Monday, 18 March 2013

2 Chinese Ancestral Festivals

This article explores another dimension to the Hungry Ghost Festival (Zhong Yuan Jie 中元節) that I wrote. Since the teaching of Confucius circa 500 BC (contemporary to Buddha), ancestral worship became a big part of Chinese culture. Before the 20th century, wealthy family would have a Ancestral Hall - a building that housed ancestral tablets, dedicated to the memories of their ancestors. In the early 20th century, instead of ancestral tablets, they have photos of the deceased of their love ones. Or maybe a photo in a little shrine at a corner of the house.

Chinese Cemetery
Chinese cemetary during Tomb Sweeping Festival
Hungry Ghost Festival is telling us that the spirits of the departed are coming back to haunt us, and so the living are reminded of them (for a month of the year). Their memories are refreshed, they haven't been forgotten. People think of superstition as chains and shackles, but the same chains could also be thought of as links and safeguard, connecting the past to the present, the dead to the living. The leash on a child is both a safeguard and a shackle. This festival is such a leash to the Chinese ancestors.

I guess if the Festival is done out of fear, it's superstition; if it's done out of respect, it's remembrance. And Chinese does have such a remembrance day for ancestors and it's a national holiday in China that is called Qing Ming Jie (Ching Ming in HK 清明節). It's also called Tomb Sweeping Day (because that's what they do), other names include Ancestors Day, Festival of Tending Graves, etc. Ching Ming (or Qing Ming in pinyin 清明节) literally means 'clear bright', so the day is also known as Clear Bright Day[1] in English. So Qing Ming is about brightness, the positive, and the yang, while Zhong Yuan Jie is about darkness, the negative, the ying.

So these two festivals is two opposite modalities of dealing with the same reality - death. One is motivated by the forces of fear and appeasement, and the other the forces of respect and commemoration. Oh yeah! I was finally able to make up something that make pieces of jigsaws fit!

There is further interesting points about these two polar opposite festivals:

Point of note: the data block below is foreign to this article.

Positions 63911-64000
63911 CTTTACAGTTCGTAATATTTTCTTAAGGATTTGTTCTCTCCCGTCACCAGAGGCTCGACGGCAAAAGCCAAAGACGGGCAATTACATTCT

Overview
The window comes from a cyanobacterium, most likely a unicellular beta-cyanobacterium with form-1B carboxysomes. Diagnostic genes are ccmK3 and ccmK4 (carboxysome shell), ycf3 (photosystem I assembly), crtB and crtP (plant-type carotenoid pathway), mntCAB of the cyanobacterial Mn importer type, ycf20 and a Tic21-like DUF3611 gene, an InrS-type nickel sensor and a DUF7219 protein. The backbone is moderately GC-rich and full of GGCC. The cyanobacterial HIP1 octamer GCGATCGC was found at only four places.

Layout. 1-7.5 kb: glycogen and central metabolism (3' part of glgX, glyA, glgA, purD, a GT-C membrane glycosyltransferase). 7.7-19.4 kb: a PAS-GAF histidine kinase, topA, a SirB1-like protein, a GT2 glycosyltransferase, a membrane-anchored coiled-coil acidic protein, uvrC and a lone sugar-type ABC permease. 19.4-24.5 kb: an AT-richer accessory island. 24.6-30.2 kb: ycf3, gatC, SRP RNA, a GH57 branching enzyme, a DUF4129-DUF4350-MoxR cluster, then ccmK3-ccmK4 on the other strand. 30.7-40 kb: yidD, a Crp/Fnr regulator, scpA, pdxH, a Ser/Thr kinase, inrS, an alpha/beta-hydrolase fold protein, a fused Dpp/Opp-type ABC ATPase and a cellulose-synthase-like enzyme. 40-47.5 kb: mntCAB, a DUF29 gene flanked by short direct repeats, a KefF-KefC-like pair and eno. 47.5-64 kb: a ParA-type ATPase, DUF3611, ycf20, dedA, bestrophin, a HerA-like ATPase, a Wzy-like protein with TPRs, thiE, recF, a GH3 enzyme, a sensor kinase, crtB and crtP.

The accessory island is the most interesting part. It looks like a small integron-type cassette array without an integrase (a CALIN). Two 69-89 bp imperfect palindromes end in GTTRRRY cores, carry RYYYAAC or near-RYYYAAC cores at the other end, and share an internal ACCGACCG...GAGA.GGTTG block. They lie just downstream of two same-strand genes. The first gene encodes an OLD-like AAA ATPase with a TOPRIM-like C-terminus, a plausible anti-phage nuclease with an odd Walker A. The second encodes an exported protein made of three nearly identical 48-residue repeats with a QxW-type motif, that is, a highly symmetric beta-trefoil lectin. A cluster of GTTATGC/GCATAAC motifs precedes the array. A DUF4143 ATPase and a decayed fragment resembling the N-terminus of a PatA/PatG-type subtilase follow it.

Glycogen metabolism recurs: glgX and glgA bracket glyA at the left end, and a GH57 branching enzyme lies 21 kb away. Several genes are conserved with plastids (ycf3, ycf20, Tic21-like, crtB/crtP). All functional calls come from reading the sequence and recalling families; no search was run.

Zhong Yuan Jie is born out of Buddhism's ideas of of reincarnation and suffering; while Qing Ming Jie is originated from Confucianism's idea(l) of social harmony. One is a spiritual religion and other is a humanistic philosophy.

One (Buddhism) is about the pessimism of life, seeking to avoid it and advocate sitting in a remote cave and looking inwards into one's navel; the other (Confucianism) is about the pragmatism of life, seeking to engage fully in it and and conduct with others in a society, and one is defined oneself with one's relationship with others.

Last but not least, since these two festivals are the opposites of ying and yang, inner and outer, darkness and brightness, closeness and openness, their co-existence in Chinese culture is the very essence of Taoism. Taoism is the glue that embraces all contradictions, paradoxes, polar opposites into one harmonious whole. Reality is always a bit messy. The truth is, the whole idea of hell and the deities have lots of Taoist elements in it. So the idea isn't as symmetrical as the Taiji 太極 symbol.

People may not adhere to Hungry Festival because of fear and appeasement, and observe Clear Bright Festival out of respect and remembrance. People might burn some laptops, ipods, hell banknotes, or mobile phones (hand phones for Singaporean, cell Phones for Yanks, mobile phone for Aussie) during Hungry Ghost Festival, this could be out of genuine loving care for their ancestors when they believe that their ancestors will receive and put these earthly materials to good use, while someone attending a Sweeping Tomb ceremony may just be going through the motion, or doing it out of a sense of grudging obligation. It's just all for a show. I guess the point is it isn't so much what you do, is why you do it. In keeping with technology, these days, many of the Chinese simply morn their ancestors online during Qingming Festival when they couldn't attend personally by setting up a mourning blog. The whole industry of e-graves, e-tombs, e-cemetaries spring up for this reason. An example is one called Heaven Cemetery[2]. It's the thoughts that count.

Despite their differences of the two festivals, they are both expression of filial respect, which plays an essential roles in the Chinese Confucian society as well as way of coping with death, and continuation.
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[1] The day of the Clear Bright Festival is neither clear nor bright in China as it's fell in the wet season. A well known poem by Du Mu (803 - 852), captured and immortalised this dreary, melancholic atmosphere of the festival.

清明时节雨纷纷,
路上行人欲断魂。
借问酒家何处有,
牧童遥指杏花村。

qīng míng shí jié yǔ fēn fēn
lù shàng xíng rén yù duàn hún
jiè wèn jiǔ jiā hé chù yǒu
mù tóng yáo zhǐ xìng huā cūn

I won't try to translate this poem into an English (I think it's undoable in general). I will only translate its meaning the best I can. I won't get into the details of the poetic nuances.
Rain drizzles in Qingming Festival,
pedestrians' spirits are broken.
When asked where wine can be found,
the young cowherd points to a distant Xinghua village.

"Xinghua" is Apricot Blossom.

I guess it captures the frustration, oppressive atmosphere of the festival: rain is raining on everyone's parade; pedestrians spirits are broken, not just by the event, but by the drizzled rains; when one tries to find some alcohol to drown one's sorrow, it's located at a far away village. Bugger! What's the symbol of apricot blossom? Does it have anything to contribute to the poem. I leave it up to you to ponder.

[2] In Chinese '9' puns with the word 'long', or in this case, meaning 'everlasting'.

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